“The teachings of the Church as such, its most basic one, is that we’re made in the image of God. That's always the starting point. And when you lose track of that — that you're made in the image of God — then somehow you come to lose trust in who you are as a human being, and you know less of who you are, and you don't know anymore who you are, and you [find yourself] looking for your own identity outside of a view of God,” Lépine told LifeSiteNews last week one day prior to the annual National March for Life that drew an estimated 25,000 pro-life advocates.

Following the first book of the Bible, where it is stated that God created human beings as “male and female,” the Catholic Church has always taught, and continues to teach, that the male/female binary is God’s plan for mankind.

As the book of Genesis (1:27) states: “God created man in his own image, in the image of God he created him, male and female he created them.”

The Catechism of the Catholic Church stresses that recognizing and preserving the male/female sexual difference is necessary for a healthy society.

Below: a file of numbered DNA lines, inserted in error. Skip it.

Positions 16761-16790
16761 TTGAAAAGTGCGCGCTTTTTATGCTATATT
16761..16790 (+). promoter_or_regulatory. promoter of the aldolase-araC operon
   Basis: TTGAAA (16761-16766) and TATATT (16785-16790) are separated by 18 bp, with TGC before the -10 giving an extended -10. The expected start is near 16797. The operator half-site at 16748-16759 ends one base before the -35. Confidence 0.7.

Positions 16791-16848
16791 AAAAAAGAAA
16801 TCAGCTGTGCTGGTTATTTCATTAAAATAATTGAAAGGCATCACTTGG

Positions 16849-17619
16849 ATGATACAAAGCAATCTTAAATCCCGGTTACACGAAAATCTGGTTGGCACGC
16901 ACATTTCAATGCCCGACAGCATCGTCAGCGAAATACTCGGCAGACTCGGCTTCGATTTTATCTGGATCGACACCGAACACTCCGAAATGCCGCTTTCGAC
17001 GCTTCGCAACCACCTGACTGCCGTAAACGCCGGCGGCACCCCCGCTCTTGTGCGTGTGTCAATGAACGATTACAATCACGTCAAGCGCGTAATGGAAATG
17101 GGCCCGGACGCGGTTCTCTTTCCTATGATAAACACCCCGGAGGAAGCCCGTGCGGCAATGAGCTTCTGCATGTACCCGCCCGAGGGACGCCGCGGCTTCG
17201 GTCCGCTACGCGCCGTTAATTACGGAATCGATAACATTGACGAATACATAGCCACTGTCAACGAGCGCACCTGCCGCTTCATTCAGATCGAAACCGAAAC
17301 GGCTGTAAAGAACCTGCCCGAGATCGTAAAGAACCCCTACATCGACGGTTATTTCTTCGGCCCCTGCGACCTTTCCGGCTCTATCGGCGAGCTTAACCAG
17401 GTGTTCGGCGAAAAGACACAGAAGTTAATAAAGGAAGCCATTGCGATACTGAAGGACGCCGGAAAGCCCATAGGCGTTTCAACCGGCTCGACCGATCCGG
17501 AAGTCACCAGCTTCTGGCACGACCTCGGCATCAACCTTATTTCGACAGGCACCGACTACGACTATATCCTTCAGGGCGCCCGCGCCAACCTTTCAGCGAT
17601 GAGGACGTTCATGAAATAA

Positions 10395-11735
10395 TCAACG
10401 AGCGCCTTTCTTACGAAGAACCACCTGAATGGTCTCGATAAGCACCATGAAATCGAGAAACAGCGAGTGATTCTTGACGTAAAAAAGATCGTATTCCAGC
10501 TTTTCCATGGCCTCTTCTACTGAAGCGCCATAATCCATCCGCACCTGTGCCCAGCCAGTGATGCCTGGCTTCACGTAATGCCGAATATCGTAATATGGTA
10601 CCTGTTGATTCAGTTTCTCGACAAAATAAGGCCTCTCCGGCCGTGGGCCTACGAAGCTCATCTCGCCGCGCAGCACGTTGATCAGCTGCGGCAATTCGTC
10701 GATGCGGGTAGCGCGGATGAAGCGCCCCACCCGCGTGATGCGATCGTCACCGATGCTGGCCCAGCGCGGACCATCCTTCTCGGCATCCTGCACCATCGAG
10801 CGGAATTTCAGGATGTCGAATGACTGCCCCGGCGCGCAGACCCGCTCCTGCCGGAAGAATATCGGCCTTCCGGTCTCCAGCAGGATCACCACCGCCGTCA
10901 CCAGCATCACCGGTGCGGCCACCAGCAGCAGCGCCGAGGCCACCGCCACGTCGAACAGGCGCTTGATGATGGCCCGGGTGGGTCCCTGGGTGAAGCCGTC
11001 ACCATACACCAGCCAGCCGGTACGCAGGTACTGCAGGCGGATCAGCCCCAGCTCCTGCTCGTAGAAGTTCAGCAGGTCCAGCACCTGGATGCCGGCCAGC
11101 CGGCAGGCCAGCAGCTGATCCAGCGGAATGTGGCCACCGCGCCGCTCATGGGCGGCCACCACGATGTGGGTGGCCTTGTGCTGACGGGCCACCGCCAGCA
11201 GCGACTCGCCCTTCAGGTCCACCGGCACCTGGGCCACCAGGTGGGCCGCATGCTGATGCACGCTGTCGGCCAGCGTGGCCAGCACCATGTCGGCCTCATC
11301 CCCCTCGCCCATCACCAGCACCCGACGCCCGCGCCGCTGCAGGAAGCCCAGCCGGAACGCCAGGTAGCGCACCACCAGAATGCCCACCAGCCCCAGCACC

“Everyone, man and woman, should acknowledge and accept his sexual identity. Physical, moral, and spiritual difference and complementarity are oriented toward the goods of marriage and the flourishing of family life. The harmony of the couple and of society depends in part on the way in which the complementarity, needs, and mutual support between the sexes are lived out,” the Catechism states.

Lépine said that anytime questions about sexual identity arise for the faithful, “we must go back to the basics,” namely that “every human is created in the image of God, and of course, biblically, every human being exists as a woman or as a man.”

The archbishop’s words are foreign to mainstream notions of so-called ‘gender fluidity’ where male/female difference is construed as a social construct and ultimately as a personal choice.

Lépine acknowledged that some people suffer when it comes to accepting their own sexual identity as either a male or female based on biological characteristics.

“Sometimes people have sufferings about their own desires, or about their own sense of identity, or about the fact that masculinity and femininity exists, or about the fact that you as ‘human being’ [exist] as a male or female, as a man or as a woman.”

He called the male/female binary “a reality that is part of the [human] experience,” adding that it is also “taught in the Bible.”

Lépine stressed that the Church does not leave people “looking for a meaning in their lives and their own sense of identity” to struggle on their own, but offers them many helps and aids, including a clear anthropology on the nature of the human person.